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Digging Into Loyola's Offense

The 'Hounds are disgustingly good with the ball.


Loyola's offense has been a destruction machine this season. Facing a solid slate of opposing defenses, the 'Hounds have detonated small explosions in the crease area of the opposition. This isn't hyperbole without support -- Loyola is as offensively capable as any team in the nation:

Adjusted Offensive Efficiency 43.72 2 30.93
Raw Offensive Shooting Rate 33.57% 8 27.94%
Opponent Save Percentage 44.83% 6 52.20%
Offensive Assist Rate 25.07 1 17.43
Turnovers per 100 Offensive Opportunities 32.94 1 46.27
Strength of Schedule: Opposing Defenses Faced 29.83 12 31.08

The Greyhounds are a highly-efficient offensive team with layers of strength to support its offensive efforts. The team shoots the ball well, values the bean when in possession, and isn't afraid to share the ball to create preferable scoring opportunities. It's that last point -- Loyola's willingness to distribute and share the wealth -- that arguably makes the 'Hounds such a difficult offensive team to control: Loyola creates dynamic situations conducive to scoring, identifying valuable postures to pound the cage, and selflessly maximizes those opportunities. Yet, simply understanding that the team's offensive assist rate -- assists per 100 offensive opportunities -- is through the roof and serves as a major factor to the Greyhounds' overall offensive efficiency isn't enough.

To further understand how Loyola has generated tallies, it's useful to pull apart the Greyhounds' scoring tandems. An analysis of that nature provides an illustration as to (1) how goals are scored, (2) which tandems are most prevalent in generating goals, and (3) what Loyola may be looking for in the offensive end of the field. Of Loyola's 144 tallies this season, the top five scoring tandems look like this:

1. Pontrello-Unassisted 20
2. Shultz-Ward 13
3. Pontrello-Ward 10
4. Sherlock-Unassisted 7
5. Ward-Unassisted 6

It's no surprise that the top five scoring tandems that Loyola has experienced this season comes from the team's top four individual point-generators of 2014 (Nikko Pontrello, Justin Ward, Brian Schultz, and Brian Sherlock). There are some interesting aspects to this chart, though, that go beyond the mere revelation that the Greyhounds' top four point generators have a big impact on Loyola's offensive output:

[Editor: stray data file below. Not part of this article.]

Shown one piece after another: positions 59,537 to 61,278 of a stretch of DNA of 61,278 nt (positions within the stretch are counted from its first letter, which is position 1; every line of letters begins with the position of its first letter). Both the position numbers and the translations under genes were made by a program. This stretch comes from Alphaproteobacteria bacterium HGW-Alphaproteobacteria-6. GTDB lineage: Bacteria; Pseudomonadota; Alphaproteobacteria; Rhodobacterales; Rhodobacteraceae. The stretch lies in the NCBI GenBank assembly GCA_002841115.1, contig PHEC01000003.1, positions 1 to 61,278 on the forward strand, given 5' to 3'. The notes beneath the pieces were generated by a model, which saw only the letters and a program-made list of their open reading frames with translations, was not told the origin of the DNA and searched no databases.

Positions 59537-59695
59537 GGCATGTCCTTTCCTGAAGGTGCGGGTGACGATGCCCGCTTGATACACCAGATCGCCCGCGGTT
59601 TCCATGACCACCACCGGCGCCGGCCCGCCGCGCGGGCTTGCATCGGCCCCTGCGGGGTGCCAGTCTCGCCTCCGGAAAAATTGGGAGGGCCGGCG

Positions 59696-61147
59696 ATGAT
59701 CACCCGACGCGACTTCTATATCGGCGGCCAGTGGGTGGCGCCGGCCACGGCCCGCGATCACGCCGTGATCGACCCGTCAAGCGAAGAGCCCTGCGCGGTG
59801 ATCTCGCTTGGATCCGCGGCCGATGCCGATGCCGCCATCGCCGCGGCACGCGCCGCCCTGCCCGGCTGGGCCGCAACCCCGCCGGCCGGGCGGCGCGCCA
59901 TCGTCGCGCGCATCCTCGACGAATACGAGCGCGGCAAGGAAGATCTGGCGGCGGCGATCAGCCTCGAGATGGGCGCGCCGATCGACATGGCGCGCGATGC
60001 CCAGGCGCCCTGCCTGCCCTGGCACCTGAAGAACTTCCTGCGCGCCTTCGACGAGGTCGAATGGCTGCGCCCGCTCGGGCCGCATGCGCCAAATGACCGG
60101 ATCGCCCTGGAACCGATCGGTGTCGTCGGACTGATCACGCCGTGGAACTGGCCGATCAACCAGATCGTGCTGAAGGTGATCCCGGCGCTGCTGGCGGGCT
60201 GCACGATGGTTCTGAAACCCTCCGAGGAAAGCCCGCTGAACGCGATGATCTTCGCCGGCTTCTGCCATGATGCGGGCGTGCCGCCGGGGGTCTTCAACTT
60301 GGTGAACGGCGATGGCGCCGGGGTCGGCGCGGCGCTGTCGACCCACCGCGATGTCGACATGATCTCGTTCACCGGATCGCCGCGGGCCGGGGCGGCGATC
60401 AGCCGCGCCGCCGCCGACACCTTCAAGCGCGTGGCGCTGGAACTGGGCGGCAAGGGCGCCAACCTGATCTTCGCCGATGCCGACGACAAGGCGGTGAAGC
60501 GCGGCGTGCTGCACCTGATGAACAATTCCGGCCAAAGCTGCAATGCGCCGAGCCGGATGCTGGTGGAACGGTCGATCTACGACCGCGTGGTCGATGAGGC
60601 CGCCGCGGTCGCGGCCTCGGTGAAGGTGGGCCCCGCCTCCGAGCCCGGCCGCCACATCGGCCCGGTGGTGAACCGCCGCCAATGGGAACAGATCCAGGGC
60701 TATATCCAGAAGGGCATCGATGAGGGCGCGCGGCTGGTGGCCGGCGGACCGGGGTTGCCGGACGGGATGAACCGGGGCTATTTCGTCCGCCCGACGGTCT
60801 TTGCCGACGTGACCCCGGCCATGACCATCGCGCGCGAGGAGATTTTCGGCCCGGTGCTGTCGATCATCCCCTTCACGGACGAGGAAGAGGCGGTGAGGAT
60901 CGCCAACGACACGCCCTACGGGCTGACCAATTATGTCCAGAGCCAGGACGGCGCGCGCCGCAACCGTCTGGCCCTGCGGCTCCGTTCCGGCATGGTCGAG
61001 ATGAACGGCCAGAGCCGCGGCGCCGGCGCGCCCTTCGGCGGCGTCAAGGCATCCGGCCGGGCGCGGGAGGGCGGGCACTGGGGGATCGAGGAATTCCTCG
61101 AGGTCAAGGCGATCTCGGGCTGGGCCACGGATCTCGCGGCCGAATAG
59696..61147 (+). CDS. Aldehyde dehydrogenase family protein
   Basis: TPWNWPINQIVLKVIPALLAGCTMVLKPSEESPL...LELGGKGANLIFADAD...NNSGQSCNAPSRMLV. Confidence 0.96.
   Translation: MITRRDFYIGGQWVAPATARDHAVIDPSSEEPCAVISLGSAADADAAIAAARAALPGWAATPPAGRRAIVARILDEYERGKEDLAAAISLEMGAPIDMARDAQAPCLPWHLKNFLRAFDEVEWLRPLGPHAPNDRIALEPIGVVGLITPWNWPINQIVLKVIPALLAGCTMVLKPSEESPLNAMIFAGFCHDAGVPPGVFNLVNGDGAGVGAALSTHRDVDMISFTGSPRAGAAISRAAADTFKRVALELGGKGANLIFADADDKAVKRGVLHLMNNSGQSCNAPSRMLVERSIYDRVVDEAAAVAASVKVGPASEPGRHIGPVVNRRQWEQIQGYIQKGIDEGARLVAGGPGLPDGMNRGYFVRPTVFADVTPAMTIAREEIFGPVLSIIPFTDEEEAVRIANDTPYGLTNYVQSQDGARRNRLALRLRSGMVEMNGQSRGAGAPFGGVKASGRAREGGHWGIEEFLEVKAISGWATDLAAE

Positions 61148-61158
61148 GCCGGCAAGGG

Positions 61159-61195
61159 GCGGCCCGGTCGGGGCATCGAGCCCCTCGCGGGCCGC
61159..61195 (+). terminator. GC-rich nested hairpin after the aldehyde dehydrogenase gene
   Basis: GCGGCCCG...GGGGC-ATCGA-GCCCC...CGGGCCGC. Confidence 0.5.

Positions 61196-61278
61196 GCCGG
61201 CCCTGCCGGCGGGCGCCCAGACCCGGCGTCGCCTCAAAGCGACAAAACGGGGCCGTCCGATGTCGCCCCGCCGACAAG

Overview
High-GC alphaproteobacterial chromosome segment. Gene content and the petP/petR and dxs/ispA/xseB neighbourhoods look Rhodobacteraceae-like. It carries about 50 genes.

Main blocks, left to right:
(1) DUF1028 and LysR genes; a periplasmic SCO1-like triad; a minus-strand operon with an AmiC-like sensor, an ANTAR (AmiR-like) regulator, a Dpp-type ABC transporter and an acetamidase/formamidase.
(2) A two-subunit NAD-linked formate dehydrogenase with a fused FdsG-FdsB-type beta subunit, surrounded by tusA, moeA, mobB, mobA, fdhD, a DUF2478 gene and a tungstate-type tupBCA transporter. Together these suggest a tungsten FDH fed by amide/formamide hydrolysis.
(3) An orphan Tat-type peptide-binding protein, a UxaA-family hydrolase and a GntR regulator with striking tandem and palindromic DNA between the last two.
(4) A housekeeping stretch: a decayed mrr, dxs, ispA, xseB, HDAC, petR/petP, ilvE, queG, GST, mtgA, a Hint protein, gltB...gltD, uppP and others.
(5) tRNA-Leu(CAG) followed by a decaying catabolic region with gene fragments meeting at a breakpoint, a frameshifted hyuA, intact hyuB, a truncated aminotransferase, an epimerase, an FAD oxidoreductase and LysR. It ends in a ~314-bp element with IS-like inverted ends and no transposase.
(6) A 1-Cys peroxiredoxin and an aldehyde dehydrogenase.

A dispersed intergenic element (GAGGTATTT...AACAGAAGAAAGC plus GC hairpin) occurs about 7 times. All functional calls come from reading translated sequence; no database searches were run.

• About 39 percent of Loyola's 144 tallies this season have involved Pontrello racking up an unassisted tally, Shultz and Ward hooking up for a goal (in some way), Pontrello and Ward hooking up for a goal (in some way), Sherlock scoring an unassisted goal, or Ward scoring an unassisted goal. That's not an overly dramatic volume of scoring localized to the team's most frequent scoring tandems, but it is notable for the 'Hounds: tandems appearing between two and five times this season account for about 42 percent of Loyola's 144 tallies this season (about 20 percent of the team's goals have occurred through a one-time tandem). The majority of the Greyhounds' offense is coming from tandems outside of the team's most frequent hookups, but it's not overly substantial. In other words, focusing exclusively on Pontrello getting it on his own or Ward feeding Pontrello or Shultz doesn't shut Loyola down because the team is getting cash from elsewhere in a non-negligible fashion, yet the team is still focusing on those big scoring tandems to make Loyola's engine run. There are thousands of ways to skin a cat, and Loyola is willing to try them all (and they're getting results).